Such solutions are not intended to replace traditional lift trucks, but to reduce labor costs by leveraging and multiplying labor across several trucks. Neither are such vehicles replacements for automated guided vehicles (AGVs), which don’t have operators. But lift truck providers are starting to offer variations of both technologies to meet their customers’ demand for higher productivity.
For example, Toyota Material Handling’s (www.toyotaforklift.com) Automation Group offers its own line of AGVs, but the company can also help customers convert its standard lift truck tow tractors into AGVs using an aftermarket kit. The kit allows the customer to use the truck in either automatic/AGV mode or manual mode (operator). It alternates between automatic or manual mode intuitively through an operator presence sensing system. If an operator stands on the platform, the tow tractor automatically reverts back to manual mode.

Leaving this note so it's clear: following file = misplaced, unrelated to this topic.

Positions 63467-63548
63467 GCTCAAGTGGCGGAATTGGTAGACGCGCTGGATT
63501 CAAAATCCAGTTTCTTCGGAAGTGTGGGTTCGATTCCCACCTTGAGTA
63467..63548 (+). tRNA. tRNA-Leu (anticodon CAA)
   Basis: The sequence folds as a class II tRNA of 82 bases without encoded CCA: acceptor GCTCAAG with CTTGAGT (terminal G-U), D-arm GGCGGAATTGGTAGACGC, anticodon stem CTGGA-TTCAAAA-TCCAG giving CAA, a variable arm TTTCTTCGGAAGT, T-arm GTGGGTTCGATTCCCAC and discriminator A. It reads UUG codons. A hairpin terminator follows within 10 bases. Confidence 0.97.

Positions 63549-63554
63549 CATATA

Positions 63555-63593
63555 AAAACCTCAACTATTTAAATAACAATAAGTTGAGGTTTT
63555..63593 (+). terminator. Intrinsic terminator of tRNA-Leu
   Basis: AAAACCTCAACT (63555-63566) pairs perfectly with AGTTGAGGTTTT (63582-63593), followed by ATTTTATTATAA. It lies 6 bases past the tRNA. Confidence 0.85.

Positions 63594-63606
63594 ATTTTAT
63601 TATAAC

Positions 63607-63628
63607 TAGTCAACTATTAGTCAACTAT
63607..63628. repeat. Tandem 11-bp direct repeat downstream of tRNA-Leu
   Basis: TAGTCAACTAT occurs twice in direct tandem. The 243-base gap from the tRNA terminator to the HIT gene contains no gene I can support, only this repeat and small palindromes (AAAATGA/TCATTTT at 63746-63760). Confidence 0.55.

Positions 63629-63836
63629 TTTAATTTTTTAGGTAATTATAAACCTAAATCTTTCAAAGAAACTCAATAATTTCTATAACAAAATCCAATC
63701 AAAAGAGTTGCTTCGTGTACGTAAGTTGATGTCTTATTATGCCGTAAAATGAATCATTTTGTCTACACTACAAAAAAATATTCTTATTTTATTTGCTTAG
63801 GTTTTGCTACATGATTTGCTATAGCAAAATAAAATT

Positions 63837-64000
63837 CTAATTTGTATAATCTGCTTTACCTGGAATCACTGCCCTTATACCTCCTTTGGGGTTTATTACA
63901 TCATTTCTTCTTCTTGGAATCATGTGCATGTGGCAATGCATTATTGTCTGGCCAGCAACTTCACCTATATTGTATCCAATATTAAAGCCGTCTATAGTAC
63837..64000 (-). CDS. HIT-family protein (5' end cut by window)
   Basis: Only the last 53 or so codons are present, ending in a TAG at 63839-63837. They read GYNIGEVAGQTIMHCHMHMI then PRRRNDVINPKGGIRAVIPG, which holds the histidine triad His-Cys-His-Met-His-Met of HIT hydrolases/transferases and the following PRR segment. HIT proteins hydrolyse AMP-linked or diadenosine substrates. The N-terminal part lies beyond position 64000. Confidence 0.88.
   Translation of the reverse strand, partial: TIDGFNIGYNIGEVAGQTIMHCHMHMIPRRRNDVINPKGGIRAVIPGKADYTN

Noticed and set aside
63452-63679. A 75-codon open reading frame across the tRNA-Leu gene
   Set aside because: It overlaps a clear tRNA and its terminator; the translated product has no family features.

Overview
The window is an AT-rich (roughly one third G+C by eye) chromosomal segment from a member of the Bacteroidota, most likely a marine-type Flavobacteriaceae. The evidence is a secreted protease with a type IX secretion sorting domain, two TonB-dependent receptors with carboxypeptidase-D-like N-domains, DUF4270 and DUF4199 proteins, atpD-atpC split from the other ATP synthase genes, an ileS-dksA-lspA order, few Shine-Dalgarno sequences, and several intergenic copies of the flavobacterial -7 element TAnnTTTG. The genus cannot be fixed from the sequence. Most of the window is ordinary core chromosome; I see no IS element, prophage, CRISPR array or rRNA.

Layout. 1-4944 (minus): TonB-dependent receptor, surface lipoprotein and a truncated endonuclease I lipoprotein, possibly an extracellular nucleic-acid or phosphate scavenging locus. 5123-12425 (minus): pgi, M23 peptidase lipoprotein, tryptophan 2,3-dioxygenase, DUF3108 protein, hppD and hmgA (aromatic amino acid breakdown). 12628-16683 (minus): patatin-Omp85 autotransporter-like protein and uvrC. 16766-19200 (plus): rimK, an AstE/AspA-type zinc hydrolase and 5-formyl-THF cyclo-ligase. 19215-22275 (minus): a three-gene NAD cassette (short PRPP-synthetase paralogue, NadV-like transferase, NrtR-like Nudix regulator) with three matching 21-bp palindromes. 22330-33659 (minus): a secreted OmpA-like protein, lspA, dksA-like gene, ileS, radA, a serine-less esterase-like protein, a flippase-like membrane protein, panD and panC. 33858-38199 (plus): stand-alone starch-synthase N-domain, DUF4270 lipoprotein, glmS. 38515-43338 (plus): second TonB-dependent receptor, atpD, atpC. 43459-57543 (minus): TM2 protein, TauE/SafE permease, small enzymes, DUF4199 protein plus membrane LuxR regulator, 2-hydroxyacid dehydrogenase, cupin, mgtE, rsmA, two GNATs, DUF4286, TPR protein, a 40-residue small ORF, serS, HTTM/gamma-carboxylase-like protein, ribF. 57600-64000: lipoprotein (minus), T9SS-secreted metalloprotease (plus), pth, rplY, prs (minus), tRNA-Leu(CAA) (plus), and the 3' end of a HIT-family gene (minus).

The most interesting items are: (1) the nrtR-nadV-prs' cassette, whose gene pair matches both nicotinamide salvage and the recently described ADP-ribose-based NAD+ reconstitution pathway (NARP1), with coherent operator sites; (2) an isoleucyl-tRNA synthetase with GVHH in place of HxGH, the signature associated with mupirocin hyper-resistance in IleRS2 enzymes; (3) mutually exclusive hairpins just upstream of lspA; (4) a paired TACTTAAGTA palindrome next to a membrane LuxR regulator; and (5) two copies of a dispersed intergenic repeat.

The Raymond Corporation (www.raymondcorp.com) also offers an automated/manned combination unit it calls an Automated Lift Truck (ALT). Unlike most unmanned AGVs, an ALT has no fixed routes. An operator teaches it what to do. It “learns” routes and the actions to perform on a route while an operator drives it.
On Raymond’s ALT, a Seegrid (www.seegrid.com) multi-head camera system records image data while the truck is being driven. Then software and hardware convert image data into a travel path the truck can follow. If the truck senses an obstruction, it will slow down and eventually stop until the obstruction is removed, and then continue on its way. An operator must manually load pallets, but the ALT will automatically drop pallets at preprogrammed locations.